The Mediterranean region is in a critical geopolitical situation: old and new conflicts, and tensions accumulated, economic and social inequalities persist and as a result, migration and humanitarian dramas have not stopped growing. However, geopolitical and geostrategic challenges go beyond the Mediterranean space. The region is experiencing the influence of Russia, the United States and more and more of China. The North – South division is accentuated but nevertheless, in the countries that border the Mediterranean, the ideal of the foundation of an integrated regional space remains.
The objective of the FACM is to promote a common citizenship on a Mediterranean scale, to organize a movement of Mediterranean citizens to contribute to the change of economic and political relations between the countries of the North, South and East, and within each country, and to promote democracy and respect for human rights. The long-term perspective is to contribute to the construction of a community of Mediterranean peoples for prosperity in the region. To this end, the ACM has established a Mediterranean citizen space, based on solid values and principles, with recognition of the rights enshrined by the United Nations in the Universal Declaration of Human Rights of 1948.
The elections held in various European countries in recent years have led to an increase in the number of populist parties, including the extreme right, some of which are now in power. Taking advantage of the growing distrust of some citizens to traditional political parties and exacerbating their concerns, particularly with regard to immigration and refugees, these parties are questioning in their programs and speeches, many of our rights and institutions. They pose a challenge to our social cohesion and our democratic model, and affect European policy in the Mediterranean. The Advisory Council calls the European political representatives to consider this risk. It is our responsibility to remember that democracy and human rights are never earned definitively and require constant vigilance. It is your duty to promote our democracies with bold and inclusive political projects.
After the enthusiasm raised by the wave of Arab uprisings, authoritarianism is reemerged. The FACM Advisory Council expresses its concern about the critical situation of freedoms and human rights in the south and east of the Mediterranean where, with some exceptions, the rule of law is frequently violated, the freedom of media is gagged and the police state is back.
There are more than 65 million refugees in the world today. The FACM reiterates the need to enforce international laws related to human rights and not only make this a moral issue. We ask governments to remember their commitments in this regard and to apply these human rights equally to all categories of migrants. We express our determination to prioritize the rescue of human lives in the Mediterranean, an action that should be considered as a global responsibility. We ask that aid to migrants is not considered a crime and, for this reason, we propose that the national legislations should be modified accordingly.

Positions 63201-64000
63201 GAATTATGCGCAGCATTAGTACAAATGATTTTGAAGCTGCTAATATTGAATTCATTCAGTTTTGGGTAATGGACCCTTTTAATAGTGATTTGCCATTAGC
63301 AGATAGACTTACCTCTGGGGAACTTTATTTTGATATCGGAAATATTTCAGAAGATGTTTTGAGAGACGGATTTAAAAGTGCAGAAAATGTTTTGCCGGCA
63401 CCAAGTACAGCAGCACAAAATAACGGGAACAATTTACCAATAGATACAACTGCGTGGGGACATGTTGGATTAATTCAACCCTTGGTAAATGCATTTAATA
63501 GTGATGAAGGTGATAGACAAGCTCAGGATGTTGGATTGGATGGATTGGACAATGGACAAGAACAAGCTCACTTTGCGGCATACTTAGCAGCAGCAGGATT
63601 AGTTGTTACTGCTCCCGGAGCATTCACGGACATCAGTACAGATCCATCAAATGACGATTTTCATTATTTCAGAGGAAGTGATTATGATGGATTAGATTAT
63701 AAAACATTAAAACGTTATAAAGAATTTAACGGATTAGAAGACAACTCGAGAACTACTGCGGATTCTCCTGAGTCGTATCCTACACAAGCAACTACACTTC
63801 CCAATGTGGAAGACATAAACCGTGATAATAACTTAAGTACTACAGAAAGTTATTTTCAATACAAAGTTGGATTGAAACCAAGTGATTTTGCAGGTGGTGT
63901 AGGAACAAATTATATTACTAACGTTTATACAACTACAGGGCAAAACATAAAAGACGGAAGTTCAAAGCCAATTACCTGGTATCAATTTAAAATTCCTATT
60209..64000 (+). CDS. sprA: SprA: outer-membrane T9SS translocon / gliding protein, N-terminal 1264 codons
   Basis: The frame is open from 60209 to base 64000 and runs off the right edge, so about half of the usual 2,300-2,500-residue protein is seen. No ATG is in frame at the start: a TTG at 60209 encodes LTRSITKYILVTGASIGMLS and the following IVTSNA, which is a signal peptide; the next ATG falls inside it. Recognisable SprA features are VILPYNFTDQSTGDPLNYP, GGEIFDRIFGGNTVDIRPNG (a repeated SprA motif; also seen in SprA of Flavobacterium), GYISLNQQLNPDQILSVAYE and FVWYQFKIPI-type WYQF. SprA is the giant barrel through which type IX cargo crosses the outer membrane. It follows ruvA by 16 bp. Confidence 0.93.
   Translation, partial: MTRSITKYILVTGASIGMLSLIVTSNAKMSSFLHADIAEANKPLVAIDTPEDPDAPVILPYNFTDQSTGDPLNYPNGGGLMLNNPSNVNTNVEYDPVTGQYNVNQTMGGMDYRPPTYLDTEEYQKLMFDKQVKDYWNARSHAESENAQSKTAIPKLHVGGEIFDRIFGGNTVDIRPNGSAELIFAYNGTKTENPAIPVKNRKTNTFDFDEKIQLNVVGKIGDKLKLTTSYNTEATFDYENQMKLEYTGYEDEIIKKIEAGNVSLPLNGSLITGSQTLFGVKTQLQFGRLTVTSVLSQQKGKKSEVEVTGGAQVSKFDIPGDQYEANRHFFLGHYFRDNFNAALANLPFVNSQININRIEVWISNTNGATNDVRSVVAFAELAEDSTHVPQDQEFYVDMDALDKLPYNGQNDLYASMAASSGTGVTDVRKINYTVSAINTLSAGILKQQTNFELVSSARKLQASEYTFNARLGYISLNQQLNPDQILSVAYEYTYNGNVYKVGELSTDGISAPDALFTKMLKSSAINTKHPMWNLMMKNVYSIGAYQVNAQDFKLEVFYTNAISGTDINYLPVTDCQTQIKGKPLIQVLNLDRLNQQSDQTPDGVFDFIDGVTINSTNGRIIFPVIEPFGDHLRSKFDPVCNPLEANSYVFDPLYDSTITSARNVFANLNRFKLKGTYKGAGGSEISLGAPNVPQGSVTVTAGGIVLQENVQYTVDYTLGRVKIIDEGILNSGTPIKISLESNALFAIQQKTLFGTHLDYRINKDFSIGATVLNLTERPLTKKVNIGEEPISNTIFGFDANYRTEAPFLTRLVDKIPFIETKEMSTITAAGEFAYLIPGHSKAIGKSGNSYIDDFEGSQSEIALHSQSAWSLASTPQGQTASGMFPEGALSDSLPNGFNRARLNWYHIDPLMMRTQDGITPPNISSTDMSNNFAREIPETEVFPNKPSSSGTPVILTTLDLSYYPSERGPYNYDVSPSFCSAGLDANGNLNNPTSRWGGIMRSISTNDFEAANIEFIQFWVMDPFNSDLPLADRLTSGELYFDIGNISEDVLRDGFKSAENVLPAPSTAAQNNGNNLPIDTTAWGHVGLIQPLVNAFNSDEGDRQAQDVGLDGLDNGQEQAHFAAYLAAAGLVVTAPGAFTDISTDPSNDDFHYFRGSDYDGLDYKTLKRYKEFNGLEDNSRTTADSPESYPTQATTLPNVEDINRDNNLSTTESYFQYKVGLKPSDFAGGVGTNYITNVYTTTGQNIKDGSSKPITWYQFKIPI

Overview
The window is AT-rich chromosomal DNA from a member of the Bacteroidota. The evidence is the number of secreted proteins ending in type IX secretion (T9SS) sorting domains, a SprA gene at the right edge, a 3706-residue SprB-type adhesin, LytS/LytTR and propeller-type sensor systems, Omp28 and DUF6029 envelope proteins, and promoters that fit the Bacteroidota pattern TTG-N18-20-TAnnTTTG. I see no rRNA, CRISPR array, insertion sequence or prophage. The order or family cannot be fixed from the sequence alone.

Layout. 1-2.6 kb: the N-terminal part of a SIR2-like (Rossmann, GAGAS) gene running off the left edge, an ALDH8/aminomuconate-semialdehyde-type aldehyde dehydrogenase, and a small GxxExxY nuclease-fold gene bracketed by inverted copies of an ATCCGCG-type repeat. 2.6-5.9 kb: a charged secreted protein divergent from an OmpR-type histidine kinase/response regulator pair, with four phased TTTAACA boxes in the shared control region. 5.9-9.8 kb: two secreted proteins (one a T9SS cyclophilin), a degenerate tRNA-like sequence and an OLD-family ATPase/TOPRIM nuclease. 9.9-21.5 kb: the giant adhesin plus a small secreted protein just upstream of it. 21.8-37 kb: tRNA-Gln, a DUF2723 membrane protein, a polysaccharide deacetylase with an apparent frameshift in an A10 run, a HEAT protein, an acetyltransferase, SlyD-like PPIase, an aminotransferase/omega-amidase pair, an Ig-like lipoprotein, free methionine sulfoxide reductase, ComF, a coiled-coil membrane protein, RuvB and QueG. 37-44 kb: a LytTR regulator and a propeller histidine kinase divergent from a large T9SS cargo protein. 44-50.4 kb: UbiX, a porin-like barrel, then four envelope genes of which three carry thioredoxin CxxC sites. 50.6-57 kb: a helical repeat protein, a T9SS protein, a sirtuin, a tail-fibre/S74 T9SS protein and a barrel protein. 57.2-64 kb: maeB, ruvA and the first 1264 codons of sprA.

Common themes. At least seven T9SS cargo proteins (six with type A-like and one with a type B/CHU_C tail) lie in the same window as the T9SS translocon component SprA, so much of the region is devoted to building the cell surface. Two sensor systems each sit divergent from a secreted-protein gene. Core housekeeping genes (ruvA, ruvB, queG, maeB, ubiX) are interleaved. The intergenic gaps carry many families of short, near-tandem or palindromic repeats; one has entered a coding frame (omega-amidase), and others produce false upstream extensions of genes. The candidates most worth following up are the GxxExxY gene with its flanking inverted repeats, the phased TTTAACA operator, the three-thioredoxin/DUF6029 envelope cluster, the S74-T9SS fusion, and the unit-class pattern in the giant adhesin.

In a context of global repression, the Palestinian national question that has been a catalyst for regional political development, has lost its centrality. This opens up possibilities for the State of Israel and the United States to take the initiative. The acceleration of colonization, the marginalization of the PLO and the Palestinian Authority and recently, the provocation that the transfer of the United States Embassy to Jerusalem has meant, are sources of tensions that can be explosive. The FACM condemns the reduction of aid to the refugee camps in Palestine, a decision of the United States that seriously compromises the survival of six million people who depend on this support for medical care and education.
We have met at a time when bombings are intensifying in northern Syria. The city of Idlib, the last bastion of the Syrian opposition, has become the new target of Russian air strike and the Iranian and Syrian ground forces subordinated to the power of Damascus. A small town of 250 thousand inhabitants has been home to more than 3 million civilians for many years, most of them displaced. Hospitals and clinics were the first targets that were destroyed and currently most of them are out of service. Under the pretext of evicting ten thousand members of radical groups, millions of civilians are threatened with death.
The city and its region are paying a heavy price for their firm commitment to the peaceful demonstrations that announced the beginning of the Syrian revolution before it became a massacre. The FACM alerts the peoples of the Mediterranean and official institutions about the humanitarian catastrophe that is approaching and that, like its predecessors, runs the risk of going unnoticed by the international community. Tens of thousands of civilians will soon be back on the exodus routes in the Mediterranean area.
The FACM denounces, in accordance with the recommendations of the international authorities, the sale of weapons to countries involved in armed conflicts, as are the operatives of the coalition in the Arabo-Persian Gulf. Governments must not engage with actors that use their weapons against civilian objectives.
These different observations are distressing and lead to pessimism. In this framework, youth, characterized by its openness to the world and its propensity for generosity, is an asset to identify beneficial solutions.
We remember the message by Edgard Morin, member of the Advisory Council in his opening speech at the ACM meeting in Tunisia in 2011:
“The Mediterranean is a world of solidarity, unique in the world, with strong values of fraternity and honor that are crucial today, and in this sense, the ACM is the cornerstone of this wonderful building and project for the future.”